Ergonomics is about work efficiency. It’s not only about being more productive. It’s about reducing injuries and stress to be healthier. OSHA reports that work-related musculoskeletal disorders are one of the most frequently reported causes of lost work time.  Examples of MSDs include muscle strains, carpal tunnel syndrome, and tendinitis. Many work-related MSDs can be prevented by identifying problems, implementing solutions, and providing training. Here are five simple things that many of us can quickly start to reduce muscle strain and tension to create a healthier workplace.

1. Stretch Breaks

Sore muscles occur when muscles remain static. A stretch break alleviates discomfort caused by staying in one position for too long. Start out easy and stretch regularly. If you spend hours staring at a screen, every hour, relax your neck. Simply sit in your chair with good posture. Let your arms rest at your side. Move your head slowly to one side, like you’re trying to touch your ear to your shoulder. Hold for five seconds. Return to your starting position and repeat this on the other side. Drop your chin to your chest and move your head slowly left to right. Return to the starting position. These stretches should not cause sharp pain, but if you aren’t used to moving those muscles, you may be stiffer the first few times you stretch.

2. Eye Strain

To reduce eye strain and dry eye from staring at a computer all day, the American Academy of Ophthalmology recommends:

  • Put your computer screen about an arm’s length away from your face.
  • Give your eyes a break. Use the 20-20-20 rule. Every 20 minutes, take a break by looking at an object 20 feet away for 20 seconds. Your eyes relax when you look into the distance—bonus points for looking at nature, which is also relaxing.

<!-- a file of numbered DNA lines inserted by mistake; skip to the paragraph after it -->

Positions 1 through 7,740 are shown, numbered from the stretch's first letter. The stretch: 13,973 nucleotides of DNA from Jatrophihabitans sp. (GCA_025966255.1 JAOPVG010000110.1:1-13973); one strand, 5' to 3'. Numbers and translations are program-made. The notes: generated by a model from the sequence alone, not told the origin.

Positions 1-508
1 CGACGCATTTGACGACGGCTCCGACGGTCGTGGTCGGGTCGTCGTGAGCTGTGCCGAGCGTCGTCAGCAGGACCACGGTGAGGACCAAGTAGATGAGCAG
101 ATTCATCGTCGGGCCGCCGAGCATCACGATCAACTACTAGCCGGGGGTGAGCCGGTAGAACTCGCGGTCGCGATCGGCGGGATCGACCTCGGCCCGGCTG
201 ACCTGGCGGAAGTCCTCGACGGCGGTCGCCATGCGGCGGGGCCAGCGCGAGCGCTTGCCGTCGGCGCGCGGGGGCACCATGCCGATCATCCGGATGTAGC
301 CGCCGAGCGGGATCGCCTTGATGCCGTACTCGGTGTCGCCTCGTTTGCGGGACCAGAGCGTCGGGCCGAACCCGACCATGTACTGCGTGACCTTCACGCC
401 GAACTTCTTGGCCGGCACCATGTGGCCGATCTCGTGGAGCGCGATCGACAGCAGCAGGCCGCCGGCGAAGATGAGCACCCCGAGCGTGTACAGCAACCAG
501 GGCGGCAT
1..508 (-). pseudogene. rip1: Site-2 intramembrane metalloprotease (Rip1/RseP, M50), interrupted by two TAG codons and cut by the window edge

• Lubricate your eyes with artificial tears or use a desktop humidifier to prevent dry eyes.
  • Keep the screen no brighter than your office lighting, because it causes your eyes to work harder.

3. Proper Posture

Awkward posture causes your muscles to operate less effectively. It stresses the spine and shoulders. Stretching and walking can help you be more productive if you find yourself in awkward positions or fixed positions. Learning to maintain good posture while you work can prevent many MSDs. When you’re sitting, work to preserve the natural curve of your spine. Keep your ears in line with your shoulders. When standing, make your hips align with your ankles. Avoid bending motions or twisting to keep your straining your back. When you lift, use your legs and both hands to pick up items. When you do feel discomfort, change positions, or take a break to stretch. Listen to your body.

4. Take Breaks

Science has long shown that taking a break is great for your mental productivity. OSHA recommends taking a break as part of ergonomically working. Micro breaks of 10 to 15 seconds every 10 minutes give your body a chance to recover from awkward positions and immobility. Every 30 to 60 minutes take a 3 to 5-minute break. Don’t forget to take your regular lunch break to fuel your body. It’s also important to alternate work activities when possible to use different muscle groups. If you work at a desk or a single workstation, that can be difficult, but you can move into different postures throughout the day. Use a stool to rest a foot on for 10 to 15 minutes every hour. Stand up when you can.

5. Proper Desk Setup

The Mayo Clinic recommends a comfortable workstation as part of office ergonomics. Adjust the desk if possible to make sure your knees, thighs, and feet fit have clearance. Your chair should be adjusted to allow your feet to rest on the floor. If you have armrests, your arms should be able to rest on the arms of the chairs without pushing your shoulders up. Your keyboard and mouse should be within easy reach. Avoid extended use of your mouse by learning keyboard shortcuts. Learn to alternate which hand you operate the mouse to give your wrists a break. A headset is better for talking on the telephone than cradling the phone between your head and neck. Your monitor should be right behind your keyboard, at eye level. If you wear bifocals, you may want to lower the monitor about two inches for better viewing.

Give Workers the Tools They Need to Stay Healthy

Whether your team is working in the office or at home, it’s still important to remind them to take time to stay healthy. Short breaks improve productivity, both mentally and physically. Being mindful of your position prevents muscle fatigue and discomfort. You don’t need to spend thousands of dollars on ergonomically friendly office equipment.

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